Nearly 50 different mouse retinal ganglion cell (RGC) types sample the visual scene for distinct features. RGC feature selectivity arises from their synapses with a specific subset of amacrine (AC) and bipolar cell (BC) types, but how RGC dendrites arborize and collect input from these specific subsets remains poorly understood. Here we examine the hypothesis that RGCs employ molecular recognition systems to meet this challenge. By combining calcium imaging and type-specific histological stains we define a family of circuits that express the recognition molecule Sidekick 1 (Sdk1) which include a novel RGC type (S1-RGC) that responds to local edges. Genetic and physiological studies revealed that Sdk1 loss selectively disrupts S1-RGC visual responses which result from a loss of excitatory and inhibitory inputs and selective dendritic deficits on this neuron. We conclude that Sdk1 shapes dendrite growth and wiring to help S1-RGCs become feature selective.
Sample registration fields, registration code, and GCaMP6f datasets are available at Dryad (https://doi.org/10.5061/dryad.4xgxd2593).
Data From: The cell adhesion molecule Sdk1 shapes assembly of a retinal circuit that detects localized edgesDryad Digital Repository, doi:10.5061/dryad.4xgxd2593.
Study: Mouse retinal ganglion cell adult atlas and optic nerve crush time seriesBroad Institute Single Cell Portal.
Study: Mouse Retinal Cell Atlas: Molecular Identification of over Sixty Amacrine Cell TypesBroad Institute Single Cell Portal.
Study: Retinal Bipolar Neuron Drop-seqBroad Institute Single Cell Portal.
- Arjun Krishnaswamy
- Arjun Krishnaswamy
- Pierre-Luc Rochon
- Aline Giselle Rangel Olguin
- Aline Giselle Rangel Olguin
The funders had no role in study design, data collection and interpretation, or the decision to submit the work for publication.
Animal experimentation: Animals were used in accordance with the rules and regulations established by the Canadian Council on Animal Care and protocol (2017-7889) was approved by the Animal Care Committee at McGill University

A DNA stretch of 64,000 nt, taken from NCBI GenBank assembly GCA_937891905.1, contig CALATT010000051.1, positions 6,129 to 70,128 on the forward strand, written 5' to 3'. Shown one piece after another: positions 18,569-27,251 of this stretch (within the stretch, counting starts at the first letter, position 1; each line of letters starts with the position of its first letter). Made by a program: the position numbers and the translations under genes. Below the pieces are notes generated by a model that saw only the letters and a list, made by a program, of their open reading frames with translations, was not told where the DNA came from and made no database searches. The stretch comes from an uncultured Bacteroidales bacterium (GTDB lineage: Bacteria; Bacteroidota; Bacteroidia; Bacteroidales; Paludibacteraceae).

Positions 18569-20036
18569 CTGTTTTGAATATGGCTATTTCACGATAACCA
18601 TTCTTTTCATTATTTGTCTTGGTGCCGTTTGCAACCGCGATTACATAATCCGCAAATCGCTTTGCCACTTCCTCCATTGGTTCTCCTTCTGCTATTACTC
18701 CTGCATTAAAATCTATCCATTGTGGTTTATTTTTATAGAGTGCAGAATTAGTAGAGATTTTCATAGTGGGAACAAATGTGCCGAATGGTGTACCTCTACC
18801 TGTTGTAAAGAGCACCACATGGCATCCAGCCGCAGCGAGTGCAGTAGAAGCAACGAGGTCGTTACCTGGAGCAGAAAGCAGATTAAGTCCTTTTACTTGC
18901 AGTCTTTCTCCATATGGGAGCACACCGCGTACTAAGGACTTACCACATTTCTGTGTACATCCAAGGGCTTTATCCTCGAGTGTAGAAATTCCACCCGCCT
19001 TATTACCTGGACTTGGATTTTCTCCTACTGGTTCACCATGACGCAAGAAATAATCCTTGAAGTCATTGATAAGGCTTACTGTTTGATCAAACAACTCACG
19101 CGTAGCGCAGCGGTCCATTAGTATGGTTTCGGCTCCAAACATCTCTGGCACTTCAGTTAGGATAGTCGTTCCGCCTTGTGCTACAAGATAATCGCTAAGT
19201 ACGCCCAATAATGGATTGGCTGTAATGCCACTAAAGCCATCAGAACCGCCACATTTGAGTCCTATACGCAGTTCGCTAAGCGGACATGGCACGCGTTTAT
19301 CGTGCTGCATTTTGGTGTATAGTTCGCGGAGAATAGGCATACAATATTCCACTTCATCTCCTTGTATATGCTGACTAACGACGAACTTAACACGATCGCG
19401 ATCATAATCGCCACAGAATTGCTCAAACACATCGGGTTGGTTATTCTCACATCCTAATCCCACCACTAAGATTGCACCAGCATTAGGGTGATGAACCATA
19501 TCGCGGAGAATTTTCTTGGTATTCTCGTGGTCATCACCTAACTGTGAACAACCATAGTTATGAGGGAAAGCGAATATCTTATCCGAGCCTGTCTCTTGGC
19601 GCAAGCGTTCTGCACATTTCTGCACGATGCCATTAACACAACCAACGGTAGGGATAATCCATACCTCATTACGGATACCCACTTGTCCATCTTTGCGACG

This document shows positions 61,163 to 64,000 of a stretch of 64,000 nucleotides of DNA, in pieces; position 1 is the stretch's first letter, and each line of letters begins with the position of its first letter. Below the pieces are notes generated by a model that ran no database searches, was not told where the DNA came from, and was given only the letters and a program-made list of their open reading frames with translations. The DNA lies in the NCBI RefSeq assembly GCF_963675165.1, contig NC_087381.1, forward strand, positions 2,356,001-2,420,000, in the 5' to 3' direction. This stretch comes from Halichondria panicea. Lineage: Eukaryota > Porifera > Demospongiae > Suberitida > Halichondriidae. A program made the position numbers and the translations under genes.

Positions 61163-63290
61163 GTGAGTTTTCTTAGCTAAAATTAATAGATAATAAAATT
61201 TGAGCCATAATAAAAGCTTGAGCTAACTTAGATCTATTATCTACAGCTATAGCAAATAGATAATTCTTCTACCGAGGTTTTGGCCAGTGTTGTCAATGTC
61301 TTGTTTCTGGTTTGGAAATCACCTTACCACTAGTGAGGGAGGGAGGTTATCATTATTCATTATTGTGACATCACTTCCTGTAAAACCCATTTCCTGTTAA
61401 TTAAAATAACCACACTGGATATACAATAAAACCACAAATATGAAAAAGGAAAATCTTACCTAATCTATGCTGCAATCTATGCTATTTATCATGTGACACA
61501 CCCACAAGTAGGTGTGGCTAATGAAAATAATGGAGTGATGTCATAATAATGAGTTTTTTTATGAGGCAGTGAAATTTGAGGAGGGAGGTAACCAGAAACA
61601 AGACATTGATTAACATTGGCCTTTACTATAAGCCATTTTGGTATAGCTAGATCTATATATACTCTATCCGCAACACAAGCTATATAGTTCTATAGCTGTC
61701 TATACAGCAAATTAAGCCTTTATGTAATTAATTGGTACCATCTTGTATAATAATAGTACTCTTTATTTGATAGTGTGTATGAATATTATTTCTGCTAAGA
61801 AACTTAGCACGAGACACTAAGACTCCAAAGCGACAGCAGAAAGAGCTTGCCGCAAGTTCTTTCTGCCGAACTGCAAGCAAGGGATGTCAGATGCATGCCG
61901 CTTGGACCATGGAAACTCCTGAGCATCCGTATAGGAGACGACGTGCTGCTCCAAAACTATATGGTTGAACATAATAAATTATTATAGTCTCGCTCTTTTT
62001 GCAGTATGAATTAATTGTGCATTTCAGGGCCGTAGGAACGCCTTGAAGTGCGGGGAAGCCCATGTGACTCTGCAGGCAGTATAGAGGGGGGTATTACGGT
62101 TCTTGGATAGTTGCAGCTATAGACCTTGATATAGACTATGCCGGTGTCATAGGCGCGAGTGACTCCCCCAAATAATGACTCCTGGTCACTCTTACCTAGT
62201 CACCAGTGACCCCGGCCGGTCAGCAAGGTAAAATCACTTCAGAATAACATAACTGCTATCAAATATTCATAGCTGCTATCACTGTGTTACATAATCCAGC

- Marla B Feller, University of California, Berkeley, United States
© 2021, Rochon et al.
This article is distributed under the terms of the Creative Commons Attribution License permitting unrestricted use and redistribution provided that the original author and source are credited.
The presynaptic protein α-synuclein (αSyn) has been suggested to be involved in the pathogenesis of Parkinson’s disease (PD). In PD, the amygdala is prone to develop insoluble αSyn aggregates, and it has been suggested that circuit dysfunction involving the amygdala contributes to the psychiatric symptoms. Yet, how αSyn aggregates affect amygdala function is unknown. In this study, we examined αSyn in glutamatergic axon terminals and the impact of its aggregation on glutamatergic transmission in the basolateral amygdala (BLA). We found that αSyn is primarily present in the vesicular glutamate transporter 1-expressing (vGluT1+) terminals in mouse BLA, which is consistent with higher levels of αSyn expression in vGluT1+ glutamatergic neurons in the cerebral cortex relative to the vGluT2+ glutamatergic neurons in the thalamus. We found that αSyn aggregation selectively decreased the cortico-BLA, but not the thalamo-BLA, transmission; and that cortico-BLA synapses displayed enhanced short-term depression upon repetitive stimulation. In addition, using confocal microscopy, we found that vGluT1+ axon terminals exhibited decreased levels of soluble αSyn, which suggests that lower levels of soluble αSyn might underlie the enhanced short-term depression of cortico-BLA synapses. In agreement with this idea, we found that cortico-BLA synaptic depression was also enhanced in αSyn knockout mice. In conclusion, both basal and dynamic cortico-BLA transmission were disrupted by abnormal aggregation of αSyn and these changes might be relevant to the perturbed cortical control of the amygdala that has been suggested to play a role in psychiatric symptoms in PD.
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